Scoring Seidl sparks revamped soccer offense

Monica Wright

Minnesota’s soccer team starts every pre-game warm-up wearing shirts reading “do or do not, there is no try.”
Senior Laurie Seidl takes the message to heart.
Through one strong homestand and a weak road trip, the Gophers forward has carried the offensive load: Three of Minnesota’s four goals this have come off Seidl’s foot.
With the total Gophers goal tally decidedly low after five games, Seidl remians upbeat concerning her final year and the tough Big Ten schedule ahead.
“It’s my last year and there are a lot of emotions; I want to go out playing hard and having fun,” Seidl said. “Right now, starting our conference games, we need to step up our level of play and try to be the leader of the pack in the conference.”
A three-time all-Big Ten selection, Seidl is chasing down former Gopher and All-American Jenniver McElmury’s four consecutive picks.
Seidl also just moved into fourth place on Minnesota’s all-time scoring list with 86 career points.
Some would say it should be 87.
Seidl scored what would have been a game-tying goal against Montana last Friday. But a linesman disagreed, and her exchange with the referee over the call earned a red card.
Seidl was ejected from the game and ineligible for Sunday’s game against Detroit-Mercy.
“It was such an intense moment in the game, and when they take back a goal when you’re behind in such a competitive game is hard,” fellow senior Erin Holland said. “She deserved that goal, and to have it taken back was frustrating.
“But Laurie was mature enough to understand right afterward the ramifications of what she had done, and she doesn’t need to be reminded of her mistakes. It’s part of the past now and she’ll bounce back.”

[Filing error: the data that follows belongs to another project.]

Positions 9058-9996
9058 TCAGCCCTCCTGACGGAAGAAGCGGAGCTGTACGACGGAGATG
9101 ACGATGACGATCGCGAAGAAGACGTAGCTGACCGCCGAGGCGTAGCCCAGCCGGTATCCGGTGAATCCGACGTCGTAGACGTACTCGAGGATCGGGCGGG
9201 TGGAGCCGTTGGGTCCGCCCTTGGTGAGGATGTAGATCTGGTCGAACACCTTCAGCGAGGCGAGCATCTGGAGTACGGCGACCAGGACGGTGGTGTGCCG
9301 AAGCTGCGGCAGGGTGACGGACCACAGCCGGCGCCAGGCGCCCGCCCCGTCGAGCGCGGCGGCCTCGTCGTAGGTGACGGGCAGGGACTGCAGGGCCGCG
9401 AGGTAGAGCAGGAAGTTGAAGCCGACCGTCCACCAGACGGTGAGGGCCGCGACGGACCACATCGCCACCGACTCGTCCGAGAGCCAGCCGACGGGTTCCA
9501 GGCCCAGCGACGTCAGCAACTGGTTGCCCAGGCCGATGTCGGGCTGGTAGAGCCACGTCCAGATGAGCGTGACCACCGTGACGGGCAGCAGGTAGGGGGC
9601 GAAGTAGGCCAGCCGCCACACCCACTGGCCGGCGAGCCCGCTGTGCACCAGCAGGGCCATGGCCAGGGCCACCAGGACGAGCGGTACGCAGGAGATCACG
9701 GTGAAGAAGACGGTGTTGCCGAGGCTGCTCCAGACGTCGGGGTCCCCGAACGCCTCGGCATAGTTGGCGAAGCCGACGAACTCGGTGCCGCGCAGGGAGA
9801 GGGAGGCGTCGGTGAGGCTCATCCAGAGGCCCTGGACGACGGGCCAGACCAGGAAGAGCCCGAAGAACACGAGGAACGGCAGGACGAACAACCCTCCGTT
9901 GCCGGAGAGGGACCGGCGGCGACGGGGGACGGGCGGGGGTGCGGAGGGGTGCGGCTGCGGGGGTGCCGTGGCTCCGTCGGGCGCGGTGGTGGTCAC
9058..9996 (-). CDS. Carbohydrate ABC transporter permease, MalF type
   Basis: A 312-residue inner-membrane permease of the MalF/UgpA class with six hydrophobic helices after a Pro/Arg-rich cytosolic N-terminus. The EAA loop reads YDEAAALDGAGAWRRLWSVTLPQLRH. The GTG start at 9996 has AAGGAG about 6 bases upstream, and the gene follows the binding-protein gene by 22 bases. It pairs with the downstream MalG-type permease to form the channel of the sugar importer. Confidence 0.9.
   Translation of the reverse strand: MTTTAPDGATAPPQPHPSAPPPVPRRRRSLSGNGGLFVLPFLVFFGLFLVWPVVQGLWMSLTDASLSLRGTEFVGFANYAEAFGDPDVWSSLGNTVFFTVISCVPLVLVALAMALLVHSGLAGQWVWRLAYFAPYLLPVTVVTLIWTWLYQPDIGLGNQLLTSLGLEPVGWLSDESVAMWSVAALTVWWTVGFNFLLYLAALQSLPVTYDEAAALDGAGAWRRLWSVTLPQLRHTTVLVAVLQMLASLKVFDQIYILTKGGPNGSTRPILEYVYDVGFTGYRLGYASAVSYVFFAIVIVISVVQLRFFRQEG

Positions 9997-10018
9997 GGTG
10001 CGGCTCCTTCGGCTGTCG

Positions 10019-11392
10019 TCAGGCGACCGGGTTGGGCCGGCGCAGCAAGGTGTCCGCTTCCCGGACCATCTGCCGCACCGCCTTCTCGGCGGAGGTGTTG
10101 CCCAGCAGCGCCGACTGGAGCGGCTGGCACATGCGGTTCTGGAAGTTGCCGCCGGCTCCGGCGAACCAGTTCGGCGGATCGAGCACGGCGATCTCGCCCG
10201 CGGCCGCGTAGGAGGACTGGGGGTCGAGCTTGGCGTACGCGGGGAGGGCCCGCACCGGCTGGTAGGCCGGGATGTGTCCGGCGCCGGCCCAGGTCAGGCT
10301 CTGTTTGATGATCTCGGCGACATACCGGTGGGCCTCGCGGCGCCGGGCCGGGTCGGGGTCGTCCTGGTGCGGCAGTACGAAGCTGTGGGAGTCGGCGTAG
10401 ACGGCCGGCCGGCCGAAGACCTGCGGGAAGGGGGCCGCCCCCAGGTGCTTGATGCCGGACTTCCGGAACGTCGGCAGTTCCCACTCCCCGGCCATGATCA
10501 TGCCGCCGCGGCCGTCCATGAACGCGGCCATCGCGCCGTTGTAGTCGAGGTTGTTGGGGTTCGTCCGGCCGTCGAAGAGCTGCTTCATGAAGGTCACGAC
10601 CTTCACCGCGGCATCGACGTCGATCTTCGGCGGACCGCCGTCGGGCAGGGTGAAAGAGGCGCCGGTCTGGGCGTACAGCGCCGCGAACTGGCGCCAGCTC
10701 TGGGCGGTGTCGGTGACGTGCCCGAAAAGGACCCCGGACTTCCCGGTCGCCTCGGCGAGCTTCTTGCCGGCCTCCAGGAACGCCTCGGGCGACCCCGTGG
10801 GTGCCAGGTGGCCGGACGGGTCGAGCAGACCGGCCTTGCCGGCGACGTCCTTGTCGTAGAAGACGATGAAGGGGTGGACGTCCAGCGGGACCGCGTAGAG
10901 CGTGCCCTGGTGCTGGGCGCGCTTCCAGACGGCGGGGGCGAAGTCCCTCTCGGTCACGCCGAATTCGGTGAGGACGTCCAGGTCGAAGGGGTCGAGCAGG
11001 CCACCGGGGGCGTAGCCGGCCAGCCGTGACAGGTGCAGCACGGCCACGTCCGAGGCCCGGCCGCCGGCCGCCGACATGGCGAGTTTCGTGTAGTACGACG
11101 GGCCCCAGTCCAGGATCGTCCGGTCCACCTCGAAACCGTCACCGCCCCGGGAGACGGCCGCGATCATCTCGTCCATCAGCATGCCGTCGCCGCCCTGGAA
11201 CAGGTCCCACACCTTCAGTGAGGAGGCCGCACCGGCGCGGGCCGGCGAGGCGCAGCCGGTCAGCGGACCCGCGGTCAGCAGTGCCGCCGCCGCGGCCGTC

The red card issued caused Seidl to miss the first match of her collegiate career after playing 70 consecutive games, starting 69 of them.
Seidl, who refuses to discuss the penalty, did say it hasn’t hurt her drive toward tomorrow’s conference opener.
“It doesn’t affect it at all,” Seidl said. “It was the ref’s decision.”
Like Seidl, coach Barbara Wickstrand isn’t concerned with last weekend. Instead, she hopes to harness Siedl’s work ethic to promote a more comprehensive offensive attack this weekend.
Though Minnesota takes twice as many shots on goal as their opponents, none are making the foot to goal connection like Seidl.
And in order for Minnesota to earn a top post-season tournament spot, Wickstrand is hoping her players take a cue from Seidl.
“Last weekend at the beginning both teams were flat,” Wickstrand said. “We should be able to beat teams without Laurie in front, but it didn’t happen. She puts 110 percent into every single game, and she draws others in to do the same.”

Monica Wright covers soccer and welcomes comments at [email protected]